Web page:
Electronic Portfolio Adoption for Teacher Education Candidates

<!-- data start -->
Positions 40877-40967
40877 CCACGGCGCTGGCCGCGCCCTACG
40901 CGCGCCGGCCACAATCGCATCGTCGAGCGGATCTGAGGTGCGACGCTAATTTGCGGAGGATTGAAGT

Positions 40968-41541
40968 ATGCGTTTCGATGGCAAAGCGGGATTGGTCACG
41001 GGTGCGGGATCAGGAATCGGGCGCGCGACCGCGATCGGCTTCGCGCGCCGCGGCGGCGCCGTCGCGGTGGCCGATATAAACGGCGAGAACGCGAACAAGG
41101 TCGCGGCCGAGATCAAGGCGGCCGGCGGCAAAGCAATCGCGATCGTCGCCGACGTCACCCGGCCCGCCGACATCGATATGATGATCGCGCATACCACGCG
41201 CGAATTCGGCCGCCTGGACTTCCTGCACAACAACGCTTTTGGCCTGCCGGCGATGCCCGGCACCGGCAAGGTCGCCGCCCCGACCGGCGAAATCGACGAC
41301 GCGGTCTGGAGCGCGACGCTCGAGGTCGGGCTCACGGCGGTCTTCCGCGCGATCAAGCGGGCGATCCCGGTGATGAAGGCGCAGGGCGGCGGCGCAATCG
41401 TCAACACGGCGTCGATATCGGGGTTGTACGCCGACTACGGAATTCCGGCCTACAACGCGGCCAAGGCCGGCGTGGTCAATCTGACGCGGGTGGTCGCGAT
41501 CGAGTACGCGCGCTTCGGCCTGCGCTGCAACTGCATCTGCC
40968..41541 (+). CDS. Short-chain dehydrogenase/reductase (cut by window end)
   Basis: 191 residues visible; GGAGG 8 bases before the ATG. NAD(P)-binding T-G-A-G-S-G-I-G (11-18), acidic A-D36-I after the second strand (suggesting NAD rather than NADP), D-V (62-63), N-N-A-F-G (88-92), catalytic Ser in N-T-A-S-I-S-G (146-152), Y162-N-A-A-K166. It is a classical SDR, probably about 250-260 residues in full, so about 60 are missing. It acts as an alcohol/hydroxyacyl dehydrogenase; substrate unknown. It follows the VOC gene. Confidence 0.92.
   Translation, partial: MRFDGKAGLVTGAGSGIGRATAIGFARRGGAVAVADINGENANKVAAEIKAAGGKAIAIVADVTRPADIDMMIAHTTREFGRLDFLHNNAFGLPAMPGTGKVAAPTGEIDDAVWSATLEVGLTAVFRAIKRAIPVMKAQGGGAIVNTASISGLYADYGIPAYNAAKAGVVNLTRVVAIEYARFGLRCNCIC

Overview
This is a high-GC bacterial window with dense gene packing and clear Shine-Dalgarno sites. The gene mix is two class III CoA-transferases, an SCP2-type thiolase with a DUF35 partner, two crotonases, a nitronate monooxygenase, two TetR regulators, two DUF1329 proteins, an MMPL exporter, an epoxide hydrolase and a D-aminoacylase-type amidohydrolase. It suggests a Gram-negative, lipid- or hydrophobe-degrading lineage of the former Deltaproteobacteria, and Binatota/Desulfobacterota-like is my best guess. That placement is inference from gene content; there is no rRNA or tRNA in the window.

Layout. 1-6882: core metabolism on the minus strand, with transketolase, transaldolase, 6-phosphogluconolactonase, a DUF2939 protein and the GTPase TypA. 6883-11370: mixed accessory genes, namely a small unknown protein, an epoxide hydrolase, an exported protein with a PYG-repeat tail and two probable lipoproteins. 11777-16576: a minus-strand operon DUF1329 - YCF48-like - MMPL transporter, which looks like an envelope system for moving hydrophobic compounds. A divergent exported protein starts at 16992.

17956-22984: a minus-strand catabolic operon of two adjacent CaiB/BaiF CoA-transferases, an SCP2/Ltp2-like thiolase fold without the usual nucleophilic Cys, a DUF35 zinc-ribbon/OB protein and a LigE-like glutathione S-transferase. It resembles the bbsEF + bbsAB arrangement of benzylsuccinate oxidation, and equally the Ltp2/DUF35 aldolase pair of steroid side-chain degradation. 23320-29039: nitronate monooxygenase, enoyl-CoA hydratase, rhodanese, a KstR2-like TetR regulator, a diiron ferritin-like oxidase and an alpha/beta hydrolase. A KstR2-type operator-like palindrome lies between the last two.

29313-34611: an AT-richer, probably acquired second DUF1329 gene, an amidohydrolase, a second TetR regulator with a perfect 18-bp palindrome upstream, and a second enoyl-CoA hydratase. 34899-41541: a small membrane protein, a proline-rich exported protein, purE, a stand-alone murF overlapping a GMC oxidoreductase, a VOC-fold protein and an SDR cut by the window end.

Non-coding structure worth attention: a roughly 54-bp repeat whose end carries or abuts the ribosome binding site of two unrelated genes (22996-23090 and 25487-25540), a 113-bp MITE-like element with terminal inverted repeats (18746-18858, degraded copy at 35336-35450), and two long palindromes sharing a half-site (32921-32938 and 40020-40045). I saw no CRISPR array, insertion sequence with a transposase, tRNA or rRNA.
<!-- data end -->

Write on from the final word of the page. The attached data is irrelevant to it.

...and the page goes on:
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<ul><li><p>Electronic Portfolio Adoption for Teacher Education Candidates</p><p>Michael W. Ledoux1,2 and Nadine McHenry1</p><p>Programs of professional development for preservice teachers of young children in the UnitedStates attempt to align their program goals and candidate performances to The NationalAssociation for the Education of Young Children (NAEYC), Association of Childhood</p><p>Education International (ACEI), and their particular state standards. In addition they attemptto teach candidates to be knowledgeable and reective practitioners who use the best practicesin their eld. This article will address one universitys attempt to adopt this process and utilize</p><p>electronic portfolios. The article will include examples of course objectives, standards, rubrics,and candidate performances interwoven through program matrices in order to insure theproper delivery of instruction while maintaining exibility and creativity. It is hoped that the</p><p>article will foster discussion about the strengths and challenges of accountability and academicfreedom in preparing candidates in early childhood education.</p><p>KEY WORDS: standards; teacher preparation; portfolios; technology; assessment.</p><p>INTRODUCTION</p><p>We live in an era of accountability. Govern-mental agencies, churches, businesses, and privatecitizens are being scrutinized more closely than everfor actions and behaviors that are inconsistent withthe missions and goals of organizations. Teachereducation programs in colleges and universitiesthroughout the United States are undergoing strin-gent reviews from state agencies and accreditingbodies to make sure that their programs are properlyaligned to performance standards established byprofessional societies, accreditation agencies orgovernmental bodies (cf. Association for ChildhoodEducation 20002001; Darling-Hammond, 1999;Edelfelt &amp; Raths, 1998; Galluzzo, 1999; Myers &amp;Crowe, 2000).</p><p>One may wonder whether this new fervor forstrict alignment of objectives, instruction, and</p><p>assessment with standards in order to improveprograms is meritorious or whether it is a fad thatwill pass. It is also hoped that reection upon thisprocess will cause educators to review the meaning ofacademic freedom and press for expanded notions ofassessment that will allow for more ample expressionsof ideas in preparation programs.</p><p>Within this context, we would like to address theuse of an electronic portfolio system for the prepa-ration of candidates in early childhood educationprograms at the initial licensure level. We will makeuse of the program standards for The NationalAssociation for the Education of Young Children(NAEYC: NAEYC, 2001), Association of ChildhoodEducation International (ACEI), since these standardsmay be the most familiar to practitioners in theUnited States and are comparable to standards inother countries with similar school systems. It is byusing these core standards (see Table I) that anelectronic portfolio system can be helpful in aggre-gating data to assist in program approval, and, moreimportantly, program improvement.</p><p>As those who have gone through the accreditingprocess recently know, the rst, and possiblymost daunting task in establishing a program</p><p>1Education, Widener University, One University Place, Chester,</p><p>PA 19013, USA.2Correspondence should be directed to Michael W. Ledoux,</p><p>Education, Widener University, One University Place, Chester,</p><p>PA 19013, USA; e-mail: Mwledoux@mail.widener.edu</p><p>Early Childhood Education Journal, Vol. 34, No. 2, October 2006 ( 2006)DOI: 10.1007/s10643-006-0111-1</p><p>1031082-3301/06/1000-0103/0 2006 Springer Science+Business Media, Inc.</p></li><li><p>TableI.</p><p>StandardsAlignment</p><p>INTASCStandards</p><p>ACEIStandards</p><p>NAEYCStandards</p><p>NETsCompetencies</p><p>Principle#1:Theteacher</p><p>understandsthe</p><p>centralconcepts,toolsofinquiry,and</p><p>structure</p><p>ofthediscipline(s)heorshetea-</p><p>ches</p><p>andcancreatelearningexperiences</p><p>thatmaketheseaspectsofthesubject</p><p>matter</p><p>meaningfulforstudents</p><p>1.Development,learning,andmotivation.</p><p>Candidatesknow,understand,anduse</p><p>the</p><p>majorconcepts,principles,theories,and</p><p>researchrelatedto</p><p>developmentofchildren</p><p>andyoungadolescentsto</p><p>constructlearn-</p><p>ingopportunitiesthatsupportindividual</p><p>studentsdevelopment,acquisitionof</p><p>knowledge,andmotivation.</p><p>1.PromotingChildDevelopmentand</p><p>Learning.Candidatesuse</p><p>theirunder-</p><p>standingofyoungchildrenscharacteristics</p><p>andneedsandofmultipleinteracting</p><p>inuencesonchildrensdevelopmentand</p><p>learning,to</p><p>createenvironmentsthatare</p><p>healthy,respectful,supportiveandchal-</p><p>lengingforallchildren.</p><p>1.TechnologyOperationsandConcepts.</p><p>Teachersdem</p><p>onstrateasoundunder-</p><p>standingoftechnologyconceptsand</p><p>operations</p><p>Principle#2:Theteacherunderstandshow</p><p>childrenlearn</p><p>anddevelopandcanprovide</p><p>learningopportunitiesthatsupporttheir</p><p>intellectual,socialandpersonaldevelop-</p><p>ment</p><p>2a.Centralconcepts,toolsofinquiry,and</p><p>structuresofcontent.Candidatesknow,</p><p>understand,anduse</p><p>thecentralconcepts,</p><p>toolsofinquiry,andstructuresofcontent</p><p>forstudentsacrosstheK-6</p><p>gradesandcan</p><p>createmeaningfullearningexperiencesthat</p><p>developstudentscompetence</p><p>insubject</p><p>matter</p><p>andskillsforvariousdevelopmen-</p><p>tallevels.</p><p>2.BuildingFamilyandCommunityRela-</p><p>tionships.Candidatesknowabout,under-</p><p>stand,andvaluetheimportance</p><p>and</p><p>complexcharacteristics</p><p>ofchildrens</p><p>familiesandcommunities.They</p><p>use</p><p>this</p><p>understandingto</p><p>createrespectful,</p><p>reciprocalrelationshipsthatsupport</p><p>andem</p><p>power</p><p>familiesin</p><p>theirchildrens</p><p>developmentandlearning.</p><p>2.PlanninganddesigningLearningEnvi-</p><p>ronmentsandExperiences.Teachersplan</p><p>anddesigneectivelearningenvironments</p><p>andexperiencessupported</p><p>bytechnology.</p><p>Principle#3:Theteacherunderstandshow</p><p>studentsdier</p><p>intheirapproaches</p><p>tolearningandcreatesinstructional</p><p>opportunitiesthatare</p><p>adapted</p><p>todiverse</p><p>learners</p><p>2i.Connectionsacross</p><p>thecurriculum.</p><p>Candidatesknow,understand,anduse</p><p>the</p><p>connectionsamongconcepts,procedures,</p><p>andapplicationsfrom</p><p>contentareasto</p><p>motivateelem</p><p>entary</p><p>students,build</p><p>understanding,andencouragetheappli-</p><p>cationofknowledge,skills,tools,andideas</p><p>torealworldissues.</p><p>3.Observing,DocumentingandAssessingto</p><p>SupportYoungChildrenandFamilies.</p><p>Candidatesknowaboutandunderstand</p><p>thegoals,benetsandusesofassessm</p><p>ent.</p><p>They</p><p>knowaboutanduse</p><p>system</p><p>atic</p><p>observation,documentation,andother</p><p>eectiveassessm</p><p>entstrategiesin</p><p>arespon-</p><p>sibleways,inpartnershipwithfamiliesand</p><p>other</p><p>professionals,to</p><p>positivelyinuence</p><p>childrensdevelopmentandlearning.</p><p>3.Teaching,LearningandtheCurriculum.</p><p>Teachersimplementcurriculum</p><p>plans</p><p>thatincludemethodsandstrategiesfor</p><p>applyingtechnologyto</p><p>maximizestudent</p><p>learning.</p><p>Principle#4:Theteacherunderstandsand</p><p>usesavarietyofinstructionalstrategiesto</p><p>encouragestudentsdevelopmentofcritical</p><p>thinking,problem</p><p>solving,andperfor-</p><p>mance</p><p>skills</p><p>3a.Integratingandapplyingknowledgefor</p><p>instruction.Candidatesplanandimple-</p><p>mentinstructionbasedonknowledgeof</p><p>students,learningtheory,subjectmatter,</p><p>curriculargoals,andcommunity.</p><p>4.TeachingandLearning.Candidates</p><p>integratetheirunderstandingofandrela-</p><p>tionship</p><p>withchildrenandfamilies;their</p><p>understandingofdevelopmentallyeective</p><p>approaches</p><p>toteachingandlearning;and</p><p>theirknowledgeofacadem</p><p>icdisciplines,to</p><p>design,implement,andevaluateexperi-</p><p>encesthatpromotepositivedevelopment</p><p>andlearningforallchildren.(Thereare</p><p>subsectionsto</p><p>thisstandard.)</p><p>4.Assessm</p><p>entandEvaluation.Teachers</p><p>applytechnologyto</p><p>facilitateavarietyof</p><p>eectiveassessm</p><p>entandevaluation</p><p>104 Ledoux and McHenry</p></li><li><p>Principle#5:Theteacher</p><p>usesanunder-</p><p>standingofindividualandgroupmotiva-</p><p>tionandbehaviorto</p><p>createalearning</p><p>environmentthatencourages</p><p>positive</p><p>socialinteraction,activeengagem</p><p>entin</p><p>learningandself-m</p><p>otivation</p><p>3b.Adaptationto</p><p>diverse</p><p>students.Candi-</p><p>datesunderstandhowelem</p><p>entary</p><p>students</p><p>dierintheirdevelopmentandapproaches</p><p>tolearning,andcreateinstructional</p><p>opportunitiesthatare</p><p>adapted</p><p>todiverse</p><p>students.</p><p>5.BecomingaProfessional.Candidates</p><p>identify</p><p>andconductthem</p><p>selves</p><p>asmem</p><p>-</p><p>bersoftheearlychildhoodprofession.</p><p>They</p><p>knowanduse</p><p>ethicalguidelines</p><p>and</p><p>other</p><p>professionalstandardsrelatedto</p><p>earlychildhoodpractice.They</p><p>are</p><p>contin-</p><p>uous,collaborativelearnerswhodem</p><p>on-</p><p>strateknowledgeable,reective,and</p><p>criticalperspectives</p><p>ontheirwork,making</p><p>inform</p><p>eddecisionsthatintegrateknowl-</p><p>edgefrom</p><p>avarietyofsources.They</p><p>are</p><p>inform</p><p>edadvocatesforsoundeducational</p><p>practices</p><p>andpolicies.</p><p>5.ProductivityandProfessionalPractice.</p><p>Teachersapplytechnologyto</p><p>enhance</p><p>theirproductivityandprofessional</p><p>practice.</p><p>Principle#6:Theteacher</p><p>usesknowledge</p><p>ofeectiveverbal,nonverbal,andmedia</p><p>communicationtechniques</p><p>tofoster</p><p>active</p><p>inquiry,collaboration,andsupportive</p><p>interactionin</p><p>theclassroom</p><p>3c.Developmentofcriticalthinking,prob-</p><p>lem</p><p>solvingandperform</p><p>ance</p><p>skills.Candi-</p><p>datesunderstandanduse</p><p>avarietyof</p><p>teachingstrategiesthatencourageelem</p><p>en-</p><p>tary</p><p>studentsdevelopmentofcritical</p><p>thinking,problem</p><p>solving,andperfor-</p><p>mance</p><p>skills.</p><p>6.Social,Ethical,LegalandHumanIssues.</p><p>Teachersunderstandthesocial,ethical,</p><p>legalandhumanissuessurroundingtheuse</p><p>oftechnologyin</p><p>PK-12schoolsandapply</p><p>those</p><p>principlesin</p><p>practice.</p><p>Principle#7:Theteacherplansinstruction</p><p>baseduponknowledgeofsubjectmatter,</p><p>students,thecommunity,andcurriculum</p><p>goals.</p><p>3d.Activeengagem</p><p>entin</p><p>learning.Candi-</p><p>datesuse</p><p>theirknowledgeandunder-</p><p>standingofindividualandgroup</p><p>motivationandbehavioramongstudents</p><p>attheK-6levelto</p><p>fosteractiveengagem</p><p>ent</p><p>inlearning,selfmotivation,andpositive</p><p>socialinteractionandto</p><p>createsupportive</p><p>learningenvironments.</p><p>Principle#8:Theteacherunderstandsand</p><p>usesform</p><p>alandinform</p><p>alassessm</p><p>ent</p><p>strategiesto</p><p>evaluateensure</p><p>thecontinu-</p><p>ousintellectual,socialandphysical</p><p>developmentofthelearner.</p><p>3e.Communicationto</p><p>foster</p><p>learning.</p><p>Candidatesuse</p><p>theirknowledgeand</p><p>understandingofeectiveverbal,nonver-</p><p>bal,andmediacommunicationtechniques</p><p>tofoster</p><p>activeinquiry,collaboration,and</p><p>supportiveinteractionin</p><p>theelem</p><p>entary</p><p>classroom.</p><p>Principle#9:Theteacher</p><p>isareective</p><p>practitioner</p><p>whocontinuallyevaluatesthe</p><p>eectsofhis/her</p><p>choices</p><p>andactionson</p><p>others(students,parents,andother</p><p>pro-</p><p>fessionalsin</p><p>thelearningcommunity)and</p><p>whoactivelyseeksoutopportunitiesto</p><p>growprofessionally.</p><p>4.Assessm</p><p>entforinstruction.Candidates</p><p>know,understand,anduse</p><p>form</p><p>aland</p><p>inform</p><p>alassessm</p><p>entstrategiesto</p><p>plan,</p><p>evaluate,andstrengthen</p><p>instructionthat</p><p>willpromotecontinuousintellectual,so-</p><p>cial,em</p><p>otional,andphysicaldevelopment</p><p>ofeach</p><p>elem</p><p>entary</p><p>student.</p><p>Principle#10:Theteacher</p><p>fostersrela-</p><p>tionshipswithschoolcolleagues,parents,</p><p>andagencies</p><p>inthelarger</p><p>communityto</p><p>supportstudentslearningandwell-being.</p><p>5a.Practices</p><p>andbehaviors</p><p>ofdeveloping</p><p>career</p><p>teachers.Candidatesunderstand</p><p>andapplypractices</p><p>andbehaviorsthat</p><p>are</p><p>characteristicofdevelopingcareer</p><p>teachers.</p><p>105Electronic Portfolios</p></li><li><p>TableI.</p><p>Continued</p><p>INTASCStandards</p><p>ACEIStandards</p><p>NAEYCStandards</p><p>NETsCompetencies</p><p>5b.Reectionandevaluation.Candidates</p><p>areawareofandreectontheirpracticein</p><p>lightofresearchonteachingandresources</p><p>availableforprofessionallearning;they</p><p>continuallyevaluatetheeectsoftheir</p><p>professionaldecisionsandactionsonstu-</p><p>dents,parents,andother</p><p>professionalsin</p><p>thelearningcommunityandactivelyseek</p><p>outopportunitiesto</p><p>growprofessionally.</p><p>5c.Collaborationwithfamilies.Candidates</p><p>knowtheimportance</p><p>ofestablishingand</p><p>maintainingapositivecollaborativerela-</p><p>tionship</p><p>withfamiliesto</p><p>promotethe</p><p>intellectual,social,em</p><p>otional,andphysical</p><p>growth</p><p>ofchildren.</p><p>5d.Collaborationwithcolleagues</p><p>andthe</p><p>community.Candidatesfosterrelationships</p><p>withschoolcolleagues</p><p>andagencies</p><p>inthe</p><p>larger</p><p>communityto</p><p>supportstudents</p><p>learningandwell-being.</p><p>2b.English</p><p>languagearts.Candidates</p><p>dem</p><p>onstrateahighlevelofcompetence</p><p>in</p><p>use</p><p>oftheEnglish</p><p>languageartsandthey</p><p>know,understand,anduse</p><p>conceptsfrom</p><p>reading,languageandchilddevelopment,</p><p>toteach</p><p>reading,writing,speaking,view-</p><p>ing,listening,andthinkingskillsandto</p><p>helpstudentssuccessfullyapplytheir</p><p>developingskillsto</p><p>manydierentsitua-</p><p>tions,materials,andideas.</p><p>2c.Science.Candidatesknow,understand,</p><p>anduse</p><p>fundamentalconceptsin</p><p>thesub-</p><p>jectmatter</p><p>ofscienceincludingphysical,</p><p>life,andearthandspacesciencesaswellas</p><p>conceptsinscience</p><p>andtechnology,science</p><p>inpersonalandsocialperspectives,the</p><p>history</p><p>andnature</p><p>ofscience,theunifying</p><p>conceptsofscience,andtheinquirypro-</p><p>cesses</p><p>scientistsuse</p><p>indiscoveryofnew</p><p>knowledgeto</p><p>buildabaseforscienticand</p><p>technologicalliteracy.</p><p>106 Ledoux and McHenry</p></li><li><p>2d.Mathem</p><p>atics.Candidatesknow,</p><p>understand,anduse</p><p>themajorconcepts,</p><p>procedures,andreasoningprocesses</p><p>of</p><p>mathem</p><p>atics</p><p>thatdenenumber</p><p>system</p><p>s</p><p>andnumber</p><p>sense,geometry,measure-</p><p>ment,statisticsandprobability,andalge-</p><p>bra</p><p>inorder</p><p>tofoster</p><p>student</p><p>understandinganduse</p><p>ofpatterns,quan-</p><p>tities,andspatialrelationshipsthatcan</p><p>representphenomena,solveproblems,</p><p>andmanagedata.</p><p>2e.Socialstudies.Candidatesknow,</p><p>understand,anduse</p><p>themajorconcepts</p><p>andmodes</p><p>ofinquiryfrom</p><p>thesocial</p><p>studiestheintegratedstudyofhistory,</p><p>geography,thesocialsciences,andother</p><p>relatedareasto</p><p>promoteelem</p><p>entary</p><p>stu-</p><p>dentsabilitiesto</p><p>makeinform</p><p>eddecisions</p><p>ascitizensofaculturallydiverse</p><p>dem</p><p>o-</p><p>craticsocietyandinterdependentworld.</p><p>2f.Thearts.Candidatesknow,understand,</p><p>anduseasappropriateto</p><p>theirown</p><p>knowledgeandskillsthecontent,func-</p><p>tions,andachievem</p><p>entsofdance,music,</p><p>theater,andtheseveralvisualarts</p><p>asprimary</p><p>mediaforcommunication,</p><p>inquiry,andinsightamongelem</p><p>entary</p><p>students.</p><p>2g.Healtheducation.Candidatesknow,</p><p>understand,anduse</p><p>themajorconceptsin</p><p>thesubjectmatter</p><p>ofhealtheducationto</p><p>createopportunitiesforstudentdevelop-</p><p>mentandpracticeofskillsthatcontribute</p><p>togoodhealth.</p><p>2h.Physicaleducation.Candidatesknow,</p><p>understand,anduseasappropriateto</p><p>theirownunderstandingandskillshuman</p><p>movem</p><p>entandphysicalactivityascentral</p><p>elem</p><p>entsto</p><p>foster</p><p>active,healthylifestyles</p><p>andenhancedqualityoflifeforelem</p><p>entary</p><p>students.</p><p>107Electronic Portfolios</p></li><li><p>review is to align the various standards for the mul-tiple programs being oered by any institution. Asample of the possibly alignment is oered in Table I.Once this alignment is complete, demonstrating thecongruence of required performances across IN-TASC and Specialized Professional Association(SPA) standards, the faculty engaged in this processmust agree on how to reect these outcomes in theptograms(s) and individual courses. Many faculties inthe US have come to adopt the INTASC Principles asthe driving force describing candidate performance.The INTASC standards then need to be reectedwithin the syllabi of each of the faculty members whoare teaching preparation courses and a matrixdeveloped to show where each of the programmaticoerings intend to present candidates with thelearning opportunities aligned with these Principles.Making the standards matrix in an electronic move-able format will allow faculty to rearrange thestandards to t into the appropriate conguration.Faculty members who develop their own courseobjectives and assessment tasks then need a furthertranslation. A sample of the syllabus and coursetask alignments is oered in Table II. Those whohave gone through this process realize the complexi-ties involved, especially when teacher educatorprograms involve faculty from schools or divisionsother than education. For those who have not yetwrestled with these standards and the alignmentprocess, you are wished the best of success and lots ofpatience.</p><p>HOW TO ASSESS PRESERVICE EARLYCHILDHOOD PRACTITIONERS</p><p>Accrediting agenc...</p></li></ul>